Did Streaming Finally Kill Serving?

I was stunned when in August I learned movie server pioneer, Kaleidescape, had closed its doors. The company remained closed for nearly three weeks—though it continued delivering movies via its movie store and systems in the field remained fully operational—before securing new funding and resuming operations.

I have covered Kaleidescape and been a close friend of the company almost since its inception. In fact, I was one of the first reviewers to look at the company’s initial product offering for Sound & Vision back in 2003. I can remember then editor-in-chief, Bob Ankosko, calling me and grousing, “I don’t know what this thing is, Sciacca, but they made me sign a personal guarantee for $30,000, so you better get it back to them in one piece!” Since that time, I’ve reviewed every new product the company has produced and have a system in my home that I use virtually every day.

Over my years writing for S&V, the movie server category was always very close to my heart and a beat I relished covering. I love watching movies on my home theater and have a fair-sized collection of more than 400 DVDs and Blu-ray Discs, so it was easy to relate to the convenience of having a well-designed movie management system.

My first foray into disc management included reviews of Escient and ReQuest, both of which interfaced with a Sony 400-disc DVD changer. Sure, the operation was slow and a bit clunky, but both systems gave users a convenient place to store all of their movies and browse titles in a far more expedient manner than looking through an Excel spreadsheet or thumbing through piles of disc cases. When I first saw Kaleidescape in operation—virtually the entire company gathered in Runco’s booth at CEDIA in 2003, demonstrating with the premier display provider at the time—I was stunned. The interface was so elegant, access times were nearly instantaneous, it skipped over all trailers and ads, and the experience was unlike anything else around.

At each following CEDIA, I prowled the show looking for new companies getting into the video server space, trying to find something similar to Kaleidescape but at a more affordable price. Contenders included Escient Vision, Colorado vNet Vibe, Xperinet MIRV, Sunfire Theater Grand Media Player, and Leviton LEAPS. In addition to those were the AMX MAX, Niveus, Crestron ADMS, and a Sooloos solution that was demonstrated—and promised—but never came to fruition.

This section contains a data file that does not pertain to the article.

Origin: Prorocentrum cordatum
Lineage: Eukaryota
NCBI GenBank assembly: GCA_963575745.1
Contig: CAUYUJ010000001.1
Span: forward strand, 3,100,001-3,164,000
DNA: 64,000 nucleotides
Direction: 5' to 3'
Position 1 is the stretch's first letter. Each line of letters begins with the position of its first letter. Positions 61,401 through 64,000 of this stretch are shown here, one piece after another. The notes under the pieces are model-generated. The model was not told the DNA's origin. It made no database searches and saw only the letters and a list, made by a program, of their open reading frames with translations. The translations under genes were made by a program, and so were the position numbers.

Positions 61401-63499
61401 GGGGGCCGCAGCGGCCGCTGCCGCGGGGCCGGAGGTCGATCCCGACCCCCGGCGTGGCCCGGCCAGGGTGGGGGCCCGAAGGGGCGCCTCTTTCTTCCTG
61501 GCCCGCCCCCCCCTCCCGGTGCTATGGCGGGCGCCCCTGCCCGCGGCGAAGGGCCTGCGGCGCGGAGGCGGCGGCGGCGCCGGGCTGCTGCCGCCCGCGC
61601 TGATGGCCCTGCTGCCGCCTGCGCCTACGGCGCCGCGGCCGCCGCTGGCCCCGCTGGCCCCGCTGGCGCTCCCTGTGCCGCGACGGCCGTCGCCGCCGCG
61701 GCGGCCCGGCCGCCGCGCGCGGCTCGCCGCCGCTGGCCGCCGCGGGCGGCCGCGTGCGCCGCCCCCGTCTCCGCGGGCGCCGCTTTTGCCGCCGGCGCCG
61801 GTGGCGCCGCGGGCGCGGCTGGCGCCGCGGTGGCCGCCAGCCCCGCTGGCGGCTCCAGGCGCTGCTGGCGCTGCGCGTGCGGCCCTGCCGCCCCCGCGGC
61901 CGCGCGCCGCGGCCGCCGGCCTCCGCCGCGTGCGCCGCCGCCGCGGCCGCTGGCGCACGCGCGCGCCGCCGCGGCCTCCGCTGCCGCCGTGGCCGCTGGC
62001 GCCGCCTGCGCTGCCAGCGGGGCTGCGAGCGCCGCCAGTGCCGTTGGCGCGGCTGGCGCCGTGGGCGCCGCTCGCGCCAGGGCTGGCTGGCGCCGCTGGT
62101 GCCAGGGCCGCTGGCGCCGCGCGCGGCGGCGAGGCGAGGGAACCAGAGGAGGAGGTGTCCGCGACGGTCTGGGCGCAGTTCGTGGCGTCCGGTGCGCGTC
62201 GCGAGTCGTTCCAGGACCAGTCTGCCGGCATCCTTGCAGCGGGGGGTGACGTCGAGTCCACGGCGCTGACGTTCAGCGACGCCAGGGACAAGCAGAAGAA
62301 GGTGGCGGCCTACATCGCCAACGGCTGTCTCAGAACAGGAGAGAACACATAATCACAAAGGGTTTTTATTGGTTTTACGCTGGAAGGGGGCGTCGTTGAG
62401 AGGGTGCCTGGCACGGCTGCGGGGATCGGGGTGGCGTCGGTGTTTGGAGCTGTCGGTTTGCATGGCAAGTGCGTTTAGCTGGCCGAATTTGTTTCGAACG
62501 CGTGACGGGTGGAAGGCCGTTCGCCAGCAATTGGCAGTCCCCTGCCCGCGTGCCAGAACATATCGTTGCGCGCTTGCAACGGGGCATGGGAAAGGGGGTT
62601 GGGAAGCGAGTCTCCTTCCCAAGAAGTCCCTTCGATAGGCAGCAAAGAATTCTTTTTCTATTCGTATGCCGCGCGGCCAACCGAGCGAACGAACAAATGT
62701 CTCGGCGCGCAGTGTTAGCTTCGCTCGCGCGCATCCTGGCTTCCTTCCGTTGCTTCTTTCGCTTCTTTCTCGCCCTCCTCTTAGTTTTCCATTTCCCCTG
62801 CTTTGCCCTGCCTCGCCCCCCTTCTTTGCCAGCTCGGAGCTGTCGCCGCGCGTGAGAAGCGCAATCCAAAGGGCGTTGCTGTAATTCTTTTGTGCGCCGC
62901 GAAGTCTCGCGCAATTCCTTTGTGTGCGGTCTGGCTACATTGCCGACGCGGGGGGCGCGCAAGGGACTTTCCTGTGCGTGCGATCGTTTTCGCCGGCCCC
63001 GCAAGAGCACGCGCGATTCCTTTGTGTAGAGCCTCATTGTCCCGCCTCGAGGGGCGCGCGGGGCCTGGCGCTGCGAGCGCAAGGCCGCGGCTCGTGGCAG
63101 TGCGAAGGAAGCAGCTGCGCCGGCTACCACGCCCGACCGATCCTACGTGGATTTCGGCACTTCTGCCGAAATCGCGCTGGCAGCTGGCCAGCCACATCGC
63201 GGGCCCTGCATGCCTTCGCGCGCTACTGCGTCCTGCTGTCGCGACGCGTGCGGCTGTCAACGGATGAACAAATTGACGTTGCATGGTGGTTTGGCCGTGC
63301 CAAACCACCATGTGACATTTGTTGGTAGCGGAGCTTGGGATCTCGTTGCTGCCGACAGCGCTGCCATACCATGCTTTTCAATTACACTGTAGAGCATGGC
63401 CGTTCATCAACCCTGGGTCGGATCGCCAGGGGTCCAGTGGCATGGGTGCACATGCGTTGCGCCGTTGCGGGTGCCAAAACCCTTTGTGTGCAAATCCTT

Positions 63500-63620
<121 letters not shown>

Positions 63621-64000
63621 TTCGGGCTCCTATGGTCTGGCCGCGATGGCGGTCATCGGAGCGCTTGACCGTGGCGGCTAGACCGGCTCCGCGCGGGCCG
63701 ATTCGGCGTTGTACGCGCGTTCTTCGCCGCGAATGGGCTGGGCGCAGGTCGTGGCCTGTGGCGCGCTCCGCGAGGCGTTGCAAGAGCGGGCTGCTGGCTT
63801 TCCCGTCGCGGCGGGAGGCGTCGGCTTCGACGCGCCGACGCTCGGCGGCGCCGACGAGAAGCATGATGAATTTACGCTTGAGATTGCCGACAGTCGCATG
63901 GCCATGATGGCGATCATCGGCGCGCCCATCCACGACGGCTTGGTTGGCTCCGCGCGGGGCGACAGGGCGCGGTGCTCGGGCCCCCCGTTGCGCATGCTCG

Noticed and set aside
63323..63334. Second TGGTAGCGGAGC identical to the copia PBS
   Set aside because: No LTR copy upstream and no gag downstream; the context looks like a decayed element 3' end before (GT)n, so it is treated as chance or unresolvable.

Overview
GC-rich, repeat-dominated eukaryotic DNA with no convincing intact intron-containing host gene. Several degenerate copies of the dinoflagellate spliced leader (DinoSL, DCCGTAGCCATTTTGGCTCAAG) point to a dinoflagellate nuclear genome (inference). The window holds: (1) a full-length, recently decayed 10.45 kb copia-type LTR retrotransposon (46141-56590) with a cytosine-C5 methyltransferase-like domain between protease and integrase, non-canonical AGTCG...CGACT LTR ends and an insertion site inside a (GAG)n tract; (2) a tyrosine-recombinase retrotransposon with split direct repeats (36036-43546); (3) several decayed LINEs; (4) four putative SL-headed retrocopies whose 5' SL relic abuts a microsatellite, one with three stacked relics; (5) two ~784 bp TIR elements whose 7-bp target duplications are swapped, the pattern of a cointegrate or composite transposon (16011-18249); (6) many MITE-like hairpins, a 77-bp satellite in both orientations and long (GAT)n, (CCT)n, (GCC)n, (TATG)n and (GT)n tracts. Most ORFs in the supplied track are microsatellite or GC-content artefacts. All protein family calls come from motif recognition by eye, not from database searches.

All of these systems—and many of these companies—are gone now.

Which makes me wonder, why is the movie server product category so difficult to survive in?

Part of the issue has to do with the fact that video is just much harder—and more expensive—to do well than audio. Movies require dealing with much larger file sizes, and video processing is far more complex than passing a FLAC or MP3 file. You’re also dealing with Hollywood on the content side and encryption and anti-piracy issues that are still more black than gray when it comes to importing.

Cost was certainly also an issue. Even “inexpensive” movie server solutions ran thousands of dollars. Today, with decryption software widely available, massive NAS drives at affordable prices, quality software like Plex Media Server, Kodi (formerly XBMC), and PlayOn, and streaming devices like Roku, Amazon Fire TV, and PlayStation already in many homes, tech-inclined movie lovers can build and maintain their own movie servers at a far lower cost, albeit without the polished elegance and simplicity offered by a system like Kaleidescape.

Even so, I think the idea of the movie server has become lost to the issue of convenience over quality. Just as people would rather stream from Pandora or Spotify than pull from their CD collection, most are opting for the Netflix, Amazon, iTunes, Vudu, Hulu, and cable/satellite VOD offerings so prevalent today. People seemed to have stopped “collecting” movies in physical format and are content watching in whatever digital option is most convenient.

While discs still offer the highest-quality presentation—especially now that Ultra HD Blu-ray is delivering true 4K with HDR and object-based audio—the sun may have finally set on physical media, which could truly be a sad day for movie lovers everywhere.

At CEDIA, Kalediescape’s CEO, Cheena Srinivasan, told me delivering the highest-quality UHD content via its movie store—not discs—and offering “disc-equivalent bits” via a convenient download is the key focus of the “new” Kaleidescape with its Strato movie player. The silver lining could be that the traditional movie server category evolves into the next great entertainment solution.

Warrior24_7's picture

Waaaay too expensive for what it does. This thing died right along with the HTPC. There is no reason to store massive amounts of movies unless you just like collecting movies.